Hydrogen sulfide is naturally present in crude oil and may be produced through refining operations such as hydro-cracking, hydrolysis, and elemental sulfur synthesis. Where the presence of bacteria and organic waste results in the production of this unpleasant gas, H2S removal is essential. Because H2S is corrosive and can cause iron sulfide fouling, its presence can degrade overall system efficiency and operational dependability.
To avoid hydrogen sulfide corrosion, hydrogen sulfide scavengers can be a cost-effective alternative to traditional gas/liquid sweetening techniques such as amine units or solid dry bed procedures. Our H2S scavenger triazine has proven to be effective in a variety of applications, including
- Removal of H2S from gas streams
- Removal of H2S from sour hydrocarbon liquids (condensate and NGL streams)
- H2S removal from sour liquid tank vapor spaces
Choosing scavenger programme for the removal of H2S from gas streams
Scavenger programmes are chosen based on the nature of the H2S issue and the petroleum product being treated. H2S scavengers are classified into three types:
- Water-soluble scavengers are the most common scavengers and are frequently used in applications at temperatures below 200°F (93°C). These are the most often used additives in flare gas, LPG, wastes, and crude oils.
- Oil-soluble scavengers are used in high-temperature applications or where the hydrocarbon’s water tolerance is a concern. These items are usually amine-based.
- Metal-based scavengers – Meet the unique requirements of very high-temperature and high-H2S concentration applications, such as those used to cure asphalt.
How To Remove Sulfur Compounds From Natural Gas
Hydrogen sulfide (H2S) is a common and naturally occurring contaminant in nature. Natural gas is mostly methane, although it may also contain up to 20% other hydrocarbons such as butane, propane, and ethane. In most circumstances, the patented line of H2S Zero products is the most efficient and cost-effective technique for eliminating H2S and low molecular weight mercaptans.
Scavengers, often known as scrubbers, are chemical compounds that react with H2S. It can be a liquid, such as triazine, or a solid, such as the proprietary H2S Zero range of mixed metal oxide absorbent catalysts. Unlike liquid systems that require continuous monitoring of H2S levels for optimal liquid dosing, H2S Zero’s line of products is totally self-regulating in their response to the Hydrogen Sulfide.
Furthermore, they have no negative side effects such as solids formation, scaling, corrosion, or emulsion difficulties.
The H2S Zero Experience – Our Products
(H2S)Zero is a flagship product, designed specifically for purifying natural gas streams, at home at the wellhead, the gas plant, the gathering station, the refinery, and most other locations. Porosity, surface area, speed, and capacity are developed in the optimal proportion for maximum sulfur removal.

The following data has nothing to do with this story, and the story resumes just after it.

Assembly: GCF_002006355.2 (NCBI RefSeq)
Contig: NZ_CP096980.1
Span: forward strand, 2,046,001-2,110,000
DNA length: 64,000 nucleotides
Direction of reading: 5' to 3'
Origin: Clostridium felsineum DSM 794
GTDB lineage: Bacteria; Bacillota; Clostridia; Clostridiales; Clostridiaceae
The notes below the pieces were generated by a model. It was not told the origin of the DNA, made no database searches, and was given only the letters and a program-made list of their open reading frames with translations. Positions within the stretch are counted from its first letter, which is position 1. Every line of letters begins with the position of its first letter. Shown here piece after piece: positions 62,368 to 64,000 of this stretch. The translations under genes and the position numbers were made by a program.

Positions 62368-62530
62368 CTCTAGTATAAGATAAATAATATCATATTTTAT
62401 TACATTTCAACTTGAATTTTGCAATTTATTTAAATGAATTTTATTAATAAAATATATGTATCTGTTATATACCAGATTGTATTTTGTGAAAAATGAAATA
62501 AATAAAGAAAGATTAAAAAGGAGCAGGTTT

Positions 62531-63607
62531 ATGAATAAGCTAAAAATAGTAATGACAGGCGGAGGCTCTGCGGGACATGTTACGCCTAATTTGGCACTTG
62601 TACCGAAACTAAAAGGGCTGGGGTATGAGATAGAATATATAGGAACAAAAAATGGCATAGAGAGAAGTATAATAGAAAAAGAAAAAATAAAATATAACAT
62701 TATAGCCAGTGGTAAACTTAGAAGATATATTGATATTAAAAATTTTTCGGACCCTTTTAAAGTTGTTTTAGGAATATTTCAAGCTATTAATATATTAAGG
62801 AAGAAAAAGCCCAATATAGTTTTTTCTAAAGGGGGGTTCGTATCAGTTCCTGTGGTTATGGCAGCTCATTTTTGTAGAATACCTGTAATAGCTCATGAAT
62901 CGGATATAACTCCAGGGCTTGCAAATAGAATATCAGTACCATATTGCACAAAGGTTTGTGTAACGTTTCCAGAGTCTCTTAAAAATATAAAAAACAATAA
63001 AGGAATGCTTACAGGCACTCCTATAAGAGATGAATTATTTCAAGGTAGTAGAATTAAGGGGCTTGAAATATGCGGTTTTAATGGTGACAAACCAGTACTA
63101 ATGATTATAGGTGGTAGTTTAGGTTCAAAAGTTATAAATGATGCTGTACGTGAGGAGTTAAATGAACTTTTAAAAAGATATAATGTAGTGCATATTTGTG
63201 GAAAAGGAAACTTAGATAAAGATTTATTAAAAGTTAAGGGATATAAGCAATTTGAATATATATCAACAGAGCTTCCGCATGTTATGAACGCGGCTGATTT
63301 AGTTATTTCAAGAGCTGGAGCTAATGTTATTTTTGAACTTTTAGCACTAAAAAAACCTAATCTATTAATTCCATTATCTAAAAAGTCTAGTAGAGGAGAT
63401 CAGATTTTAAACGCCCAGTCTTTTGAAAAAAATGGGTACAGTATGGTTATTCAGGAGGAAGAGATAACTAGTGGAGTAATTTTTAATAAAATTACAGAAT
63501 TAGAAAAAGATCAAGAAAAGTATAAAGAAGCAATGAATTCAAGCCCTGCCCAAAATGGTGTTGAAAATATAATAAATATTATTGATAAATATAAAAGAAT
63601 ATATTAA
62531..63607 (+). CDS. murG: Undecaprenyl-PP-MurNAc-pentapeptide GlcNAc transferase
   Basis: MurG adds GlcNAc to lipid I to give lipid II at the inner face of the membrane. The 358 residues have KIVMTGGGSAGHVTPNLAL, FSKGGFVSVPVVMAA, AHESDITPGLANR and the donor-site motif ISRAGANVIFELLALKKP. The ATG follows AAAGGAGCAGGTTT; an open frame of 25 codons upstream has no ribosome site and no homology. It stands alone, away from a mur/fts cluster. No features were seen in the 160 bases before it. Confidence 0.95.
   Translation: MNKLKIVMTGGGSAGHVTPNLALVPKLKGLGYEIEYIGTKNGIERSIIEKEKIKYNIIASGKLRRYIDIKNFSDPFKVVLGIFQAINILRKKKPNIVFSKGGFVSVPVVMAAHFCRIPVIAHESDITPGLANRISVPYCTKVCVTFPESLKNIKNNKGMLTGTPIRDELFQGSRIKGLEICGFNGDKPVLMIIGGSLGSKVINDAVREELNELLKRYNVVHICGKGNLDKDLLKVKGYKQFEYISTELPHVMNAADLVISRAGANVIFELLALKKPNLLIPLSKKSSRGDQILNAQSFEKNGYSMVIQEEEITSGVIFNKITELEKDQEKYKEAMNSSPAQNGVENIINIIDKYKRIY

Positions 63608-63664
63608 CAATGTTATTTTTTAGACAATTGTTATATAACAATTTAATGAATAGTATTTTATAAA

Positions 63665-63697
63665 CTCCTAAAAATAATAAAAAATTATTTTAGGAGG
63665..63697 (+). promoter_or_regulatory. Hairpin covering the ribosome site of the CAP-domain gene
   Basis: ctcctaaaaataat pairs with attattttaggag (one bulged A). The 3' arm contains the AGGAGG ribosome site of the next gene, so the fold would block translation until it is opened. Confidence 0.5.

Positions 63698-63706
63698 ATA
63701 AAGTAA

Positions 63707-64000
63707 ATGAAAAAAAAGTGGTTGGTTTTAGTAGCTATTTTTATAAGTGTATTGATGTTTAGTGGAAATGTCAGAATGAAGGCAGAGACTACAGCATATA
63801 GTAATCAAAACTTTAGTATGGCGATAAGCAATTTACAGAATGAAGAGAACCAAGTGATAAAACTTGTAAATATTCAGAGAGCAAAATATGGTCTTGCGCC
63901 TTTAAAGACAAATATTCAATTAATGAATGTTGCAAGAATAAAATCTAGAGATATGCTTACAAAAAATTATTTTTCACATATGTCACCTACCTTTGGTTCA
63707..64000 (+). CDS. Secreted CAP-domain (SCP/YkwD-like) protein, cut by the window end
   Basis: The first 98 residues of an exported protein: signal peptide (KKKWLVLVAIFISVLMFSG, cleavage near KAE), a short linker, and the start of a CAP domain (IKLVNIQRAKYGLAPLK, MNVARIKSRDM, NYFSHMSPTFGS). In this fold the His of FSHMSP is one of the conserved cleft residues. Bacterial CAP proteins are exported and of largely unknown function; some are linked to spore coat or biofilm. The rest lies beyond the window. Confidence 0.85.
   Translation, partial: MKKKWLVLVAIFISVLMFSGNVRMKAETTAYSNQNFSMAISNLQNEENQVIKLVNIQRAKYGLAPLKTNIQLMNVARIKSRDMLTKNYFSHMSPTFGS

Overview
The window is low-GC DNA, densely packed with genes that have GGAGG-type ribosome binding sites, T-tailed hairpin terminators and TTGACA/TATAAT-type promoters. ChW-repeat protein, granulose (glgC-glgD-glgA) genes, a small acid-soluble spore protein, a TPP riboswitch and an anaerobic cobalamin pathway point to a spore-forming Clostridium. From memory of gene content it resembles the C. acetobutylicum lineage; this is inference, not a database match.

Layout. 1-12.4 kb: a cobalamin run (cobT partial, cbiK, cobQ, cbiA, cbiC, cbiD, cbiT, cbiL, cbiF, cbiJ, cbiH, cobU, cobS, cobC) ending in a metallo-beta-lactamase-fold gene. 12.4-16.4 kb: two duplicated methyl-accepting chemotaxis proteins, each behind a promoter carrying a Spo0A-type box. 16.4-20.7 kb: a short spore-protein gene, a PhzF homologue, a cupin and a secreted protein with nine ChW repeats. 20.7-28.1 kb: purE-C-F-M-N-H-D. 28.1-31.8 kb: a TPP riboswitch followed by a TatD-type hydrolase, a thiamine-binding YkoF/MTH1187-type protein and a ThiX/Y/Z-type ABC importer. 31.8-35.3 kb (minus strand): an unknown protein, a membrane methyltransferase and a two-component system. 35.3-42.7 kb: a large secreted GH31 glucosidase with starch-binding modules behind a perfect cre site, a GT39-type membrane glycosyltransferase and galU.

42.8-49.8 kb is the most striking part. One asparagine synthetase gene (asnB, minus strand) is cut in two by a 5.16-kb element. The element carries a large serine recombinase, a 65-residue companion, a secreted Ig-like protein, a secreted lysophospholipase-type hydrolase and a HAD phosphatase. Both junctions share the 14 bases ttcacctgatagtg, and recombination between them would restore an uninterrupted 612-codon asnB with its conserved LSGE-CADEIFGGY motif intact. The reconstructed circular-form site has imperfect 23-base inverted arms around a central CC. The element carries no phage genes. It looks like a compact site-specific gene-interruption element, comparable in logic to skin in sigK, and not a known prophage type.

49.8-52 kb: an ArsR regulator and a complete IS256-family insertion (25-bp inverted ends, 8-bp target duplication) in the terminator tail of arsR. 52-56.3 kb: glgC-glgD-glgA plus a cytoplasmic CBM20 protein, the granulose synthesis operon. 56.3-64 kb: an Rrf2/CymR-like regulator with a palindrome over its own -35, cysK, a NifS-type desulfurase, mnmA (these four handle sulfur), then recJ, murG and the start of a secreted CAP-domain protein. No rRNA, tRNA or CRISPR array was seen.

SulfaBate NGL Catalyst – From NGL to Naphtha, SulfaBate NGL is engineered to give a higher performance while increasing efficiency. SulfaBate NGL is the easiest answer to obtain dynamic outcomes by challenging the accepted standards of how sulfurs are removed from liquid feeds. Looking for an alternative to hydrotreating? Are you looking to replace your zinc beds? Do you want to improve your efficiency at lower temperatures?
SulfaBate X is the X factor for Oxygenate Removal. It is a noncarrier supported, 95%+ active material for Oxygenate removal from Natural Gas Liquids.
H2S, or Hydrogen Sulfide is a very noxious gas found naturally and used in certain industries. While it is best to avoid places with natural H2S, industries that use this gas need to abide by OSHA’s guidelines to sustain their processes.
While it is impossible to prevent the use of H2S, it is possible to mitigate the risks of working with this gas. Proper use of kits and services can reduce the amount of H2S released into the atmosphere, and keep workers safe.
H2S(Zero), LLC and its product families are dedicated to removing sulfur compounds (such as Hydrogen Sulfide “H2S”) and oxygenate pollutants (such as methanol) from natural gas and natural gas liquids (“NGL”).
The products of H2S(Zero) may eliminate these impurities for longer periods of time and at a lesser cost. This results in increased production uptime, cleaner gas and liquid streams, improved corrosion protection for equipment, and cleaner output streams, allowing customers to profit more. Increased customer earnings allow producers and refiners to reinvest in their own assets and processes, resulting in higher overall systemic optimization.